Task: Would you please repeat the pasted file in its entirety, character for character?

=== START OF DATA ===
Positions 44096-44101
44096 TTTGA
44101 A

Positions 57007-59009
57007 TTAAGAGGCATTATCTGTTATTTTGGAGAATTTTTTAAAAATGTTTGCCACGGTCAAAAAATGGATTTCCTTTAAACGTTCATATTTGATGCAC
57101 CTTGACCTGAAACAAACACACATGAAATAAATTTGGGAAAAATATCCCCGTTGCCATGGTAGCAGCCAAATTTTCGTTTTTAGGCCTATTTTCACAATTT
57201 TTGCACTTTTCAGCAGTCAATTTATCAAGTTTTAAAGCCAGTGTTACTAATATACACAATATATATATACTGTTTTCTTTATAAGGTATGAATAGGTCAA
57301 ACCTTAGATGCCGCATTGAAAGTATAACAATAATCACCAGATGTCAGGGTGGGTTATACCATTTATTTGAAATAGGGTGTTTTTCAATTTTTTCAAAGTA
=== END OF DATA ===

Positions 44096-44101
44096 TTTGA
44101 A

Positions 57007-59009
57007 TTAAGAGGCATTATCTGTTATTTTGGAGAATTTTTTAAAAATGTTTGCCACGGTCAAAAAATGGATTTCCTTTAAACGTTCATATTTGATGCAC
57101 CTTGACCTGAAACAAACACACATGAAATAAATTTGGGAAAAATATCCCCGTTGCCATGGTAGCAGCCAAATTTTCGTTTTTAGGCCTATTTTCACAATTT
57201 TTGCACTTTTCAGCAGTCAATTTATCAAGTTTTAAAGCCAGTGTTACTAATATACACAATATATATATACTGTTTTCTTTATAAGGTATGAATAGGTCAA
57301 ACCTTAGATGCCGCATTGAAAGTATAACAATAATCACCAGATGTCAGGGTGGGTTATACCATTTATTTGAAATAGGGTGTTTTTCAATTTTTTCAAAGTA